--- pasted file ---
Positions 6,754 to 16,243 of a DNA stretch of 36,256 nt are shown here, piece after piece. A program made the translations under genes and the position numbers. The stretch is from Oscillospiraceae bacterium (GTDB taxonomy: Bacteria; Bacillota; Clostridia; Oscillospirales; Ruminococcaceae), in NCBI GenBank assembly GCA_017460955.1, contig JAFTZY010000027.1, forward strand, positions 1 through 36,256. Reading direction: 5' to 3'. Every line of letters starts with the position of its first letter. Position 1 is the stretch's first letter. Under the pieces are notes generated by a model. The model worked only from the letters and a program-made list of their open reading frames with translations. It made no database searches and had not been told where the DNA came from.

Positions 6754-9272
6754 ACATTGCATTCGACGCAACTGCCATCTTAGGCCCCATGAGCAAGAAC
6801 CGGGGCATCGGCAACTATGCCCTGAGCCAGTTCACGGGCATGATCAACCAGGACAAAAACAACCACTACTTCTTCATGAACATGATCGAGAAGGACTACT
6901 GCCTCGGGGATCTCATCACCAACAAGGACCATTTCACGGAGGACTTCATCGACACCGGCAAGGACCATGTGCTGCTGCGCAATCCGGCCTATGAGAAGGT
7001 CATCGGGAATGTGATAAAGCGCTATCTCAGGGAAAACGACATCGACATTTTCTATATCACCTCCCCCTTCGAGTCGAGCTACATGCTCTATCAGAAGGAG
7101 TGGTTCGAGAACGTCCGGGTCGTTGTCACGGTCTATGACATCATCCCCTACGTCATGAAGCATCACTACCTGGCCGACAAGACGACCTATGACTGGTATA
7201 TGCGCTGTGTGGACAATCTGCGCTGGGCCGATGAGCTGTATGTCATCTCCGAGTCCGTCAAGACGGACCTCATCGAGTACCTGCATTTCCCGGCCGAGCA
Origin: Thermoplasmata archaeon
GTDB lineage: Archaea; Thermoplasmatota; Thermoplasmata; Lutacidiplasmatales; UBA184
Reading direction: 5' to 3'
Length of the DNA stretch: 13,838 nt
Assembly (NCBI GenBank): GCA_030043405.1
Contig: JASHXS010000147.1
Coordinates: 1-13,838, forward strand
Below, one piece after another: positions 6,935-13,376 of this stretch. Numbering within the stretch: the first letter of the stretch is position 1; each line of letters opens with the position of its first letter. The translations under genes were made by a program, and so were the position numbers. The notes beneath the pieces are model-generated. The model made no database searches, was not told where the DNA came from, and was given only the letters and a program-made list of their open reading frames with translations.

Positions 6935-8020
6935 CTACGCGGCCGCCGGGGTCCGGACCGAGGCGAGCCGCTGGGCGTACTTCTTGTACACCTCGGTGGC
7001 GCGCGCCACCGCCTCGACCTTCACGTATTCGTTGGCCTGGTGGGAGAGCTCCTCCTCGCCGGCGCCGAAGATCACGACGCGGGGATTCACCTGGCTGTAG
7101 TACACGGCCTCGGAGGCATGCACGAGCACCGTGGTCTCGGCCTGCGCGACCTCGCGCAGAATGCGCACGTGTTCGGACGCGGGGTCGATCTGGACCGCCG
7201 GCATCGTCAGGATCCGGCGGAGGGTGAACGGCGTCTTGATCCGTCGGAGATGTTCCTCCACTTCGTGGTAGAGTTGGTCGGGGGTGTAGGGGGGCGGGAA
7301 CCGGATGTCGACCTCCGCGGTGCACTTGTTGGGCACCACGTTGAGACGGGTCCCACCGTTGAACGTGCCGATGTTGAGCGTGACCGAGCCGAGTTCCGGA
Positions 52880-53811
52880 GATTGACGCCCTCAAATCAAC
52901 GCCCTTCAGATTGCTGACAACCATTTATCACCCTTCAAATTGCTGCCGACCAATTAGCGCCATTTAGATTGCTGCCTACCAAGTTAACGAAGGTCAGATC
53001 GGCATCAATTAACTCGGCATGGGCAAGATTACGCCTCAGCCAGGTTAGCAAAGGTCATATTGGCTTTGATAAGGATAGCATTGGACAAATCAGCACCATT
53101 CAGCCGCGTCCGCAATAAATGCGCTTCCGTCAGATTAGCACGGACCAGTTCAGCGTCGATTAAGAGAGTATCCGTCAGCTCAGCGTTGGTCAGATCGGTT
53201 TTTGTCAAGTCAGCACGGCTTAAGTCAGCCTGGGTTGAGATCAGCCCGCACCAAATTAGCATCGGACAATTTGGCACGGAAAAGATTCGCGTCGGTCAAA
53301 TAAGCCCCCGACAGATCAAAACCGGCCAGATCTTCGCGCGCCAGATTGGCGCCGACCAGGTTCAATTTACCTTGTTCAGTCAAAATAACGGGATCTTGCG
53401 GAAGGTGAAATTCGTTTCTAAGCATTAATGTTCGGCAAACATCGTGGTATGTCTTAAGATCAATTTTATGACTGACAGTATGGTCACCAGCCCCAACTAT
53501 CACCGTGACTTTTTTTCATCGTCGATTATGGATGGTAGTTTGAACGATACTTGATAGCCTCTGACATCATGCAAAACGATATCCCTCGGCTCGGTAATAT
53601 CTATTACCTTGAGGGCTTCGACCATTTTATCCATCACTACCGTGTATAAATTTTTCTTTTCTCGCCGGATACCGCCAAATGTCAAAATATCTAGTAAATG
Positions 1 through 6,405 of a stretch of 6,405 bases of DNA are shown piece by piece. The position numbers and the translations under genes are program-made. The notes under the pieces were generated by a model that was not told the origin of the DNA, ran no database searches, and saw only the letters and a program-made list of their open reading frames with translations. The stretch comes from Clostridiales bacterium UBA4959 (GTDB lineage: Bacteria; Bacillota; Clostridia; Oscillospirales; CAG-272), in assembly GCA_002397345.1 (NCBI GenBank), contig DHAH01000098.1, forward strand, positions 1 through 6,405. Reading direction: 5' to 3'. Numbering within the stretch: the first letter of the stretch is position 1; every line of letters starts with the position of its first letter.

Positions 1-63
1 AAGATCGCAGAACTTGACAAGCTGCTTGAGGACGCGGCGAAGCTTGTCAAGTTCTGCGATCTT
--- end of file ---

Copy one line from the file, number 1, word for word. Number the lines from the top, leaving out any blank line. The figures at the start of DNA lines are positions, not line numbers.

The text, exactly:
Positions 6,754 to 16,243 of a DNA stretch of 36,256 nt are shown here, piece after piece. A program made the translations under genes and the position numbers. The stretch is from Oscillospiraceae bacterium (GTDB taxonomy: Bacteria; Bacillota; Clostridia; Oscillospirales; Ruminococcaceae), in NCBI GenBank assembly GCA_017460955.1, contig JAFTZY010000027.1, forward strand, positions 1 through 36,256. Reading direction: 5' to 3'. Every line of letters starts with the position of its first letter. Position 1 is the stretch's first letter. Under the pieces are notes generated by a model. The model worked only from the letters and a program-made list of their open reading frames with translations. It made no database searches and had not been told where the DNA came from.